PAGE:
4. Matt Kuchar
Best finish in 2014-15 season:
T2 at the Humana Challenge
Reason to watch: Kuchar snapped an uncharacteristic run of rough starts with a fifth-place finish at the RBC Heritage. But, the former Players Champion comes to TPC Sawgrass this week after an early exit at TPC Harding. Even so, I'm not worried. Through the years, Kuchar has been solid at TPC Sawgrass. With the consistency he's had there, it's hard to imagine Kuchar not figuring into the equation come late Sunday.

3. Sergio Garcia
Best finish in 2014-15 season:
T2 at the CIMB Classic
Reason to watch: Garcia hasn't missed a cut in eight starts this season on the PGA Tour. He's a past champion at TPC Sawgrass and so often has his name in the mix, including last year when he finished third. It seems, a lot of years, TPC Sawgrass brings out the best in Garcia. Garcia hasn't had a great tournament since back in February when he tied for fourth at the Northern Trust Open. It's time to get things back on track.

2. Jordan Spieth
Best finish in 2014-15 season:
Won the Valspar Championship and the Masters
Reason to watch: In his first start at the Players Championship one year ago, the reigning Masters champion finished in a tie for fourth. That's impressive. And since then, Spieth has only gotten better. The 21-year-old arrives at TPC Sawgrass following an early exit in the WGC-Cadillac Match Play Championship last week. That may have been -- in hindsight -- just what Spieth needed since things have been so hectic since his win at Augusta National. Now that he's had a little time to rest, Spieth should come out reenergized. Early on in his career, it looks like the sky is the limit for Spieth... so why not at a Players Championship to the resume this week?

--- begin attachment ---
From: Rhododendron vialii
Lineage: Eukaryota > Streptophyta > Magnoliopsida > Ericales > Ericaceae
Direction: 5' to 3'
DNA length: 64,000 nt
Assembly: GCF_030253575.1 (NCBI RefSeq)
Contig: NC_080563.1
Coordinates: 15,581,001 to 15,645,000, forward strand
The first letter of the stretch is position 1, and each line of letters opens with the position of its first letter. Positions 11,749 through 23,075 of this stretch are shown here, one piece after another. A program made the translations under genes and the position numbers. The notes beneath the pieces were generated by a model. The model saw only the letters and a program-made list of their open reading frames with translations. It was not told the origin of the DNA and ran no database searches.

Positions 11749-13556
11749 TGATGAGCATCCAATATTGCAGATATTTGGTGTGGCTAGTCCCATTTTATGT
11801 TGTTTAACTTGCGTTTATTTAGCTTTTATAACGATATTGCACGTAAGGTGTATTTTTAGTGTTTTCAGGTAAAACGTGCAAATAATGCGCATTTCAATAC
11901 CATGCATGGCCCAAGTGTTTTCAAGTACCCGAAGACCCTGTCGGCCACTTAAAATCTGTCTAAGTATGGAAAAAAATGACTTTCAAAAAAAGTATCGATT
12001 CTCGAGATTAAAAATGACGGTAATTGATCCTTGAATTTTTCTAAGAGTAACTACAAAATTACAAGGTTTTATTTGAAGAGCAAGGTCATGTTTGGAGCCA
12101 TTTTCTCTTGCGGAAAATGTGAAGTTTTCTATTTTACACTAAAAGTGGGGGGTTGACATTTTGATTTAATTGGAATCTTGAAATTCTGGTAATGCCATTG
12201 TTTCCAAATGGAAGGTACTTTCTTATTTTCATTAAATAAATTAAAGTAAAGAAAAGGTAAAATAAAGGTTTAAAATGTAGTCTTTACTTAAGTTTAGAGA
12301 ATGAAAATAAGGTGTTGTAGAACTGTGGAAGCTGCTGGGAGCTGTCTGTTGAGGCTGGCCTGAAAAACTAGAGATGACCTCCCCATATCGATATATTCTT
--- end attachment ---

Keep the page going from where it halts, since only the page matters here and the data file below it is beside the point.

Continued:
1. Rory McIlroy
Best finish in 2014-15 season:
Won the WGC-Cadillac Match Play Championship
Reason to watch: Up until last week, it had been a disappointing season for the world's No. 1 player. It wasn't a bad one, but whenever he plays now, McIlroy expects to win. He finally notched his first victory in the match play format over at TPC Harding. I think that was just the shot of confidence McIlroy needed to get on another one of his rolls. He also returns to TPC Sawgrass having finished in the top-8 in each of the last two seasons. The course is arguably designer Pete Dye's finest. McIlroy won the PGA Championship at Kiawah Island in 2012 -- another Dye gem. Sure, the terrain of those two courses couldn't be more different, but the focus Dye demands is the same. In a career that's had plenty of them already, I think this could be another "statement" week for McIlroy.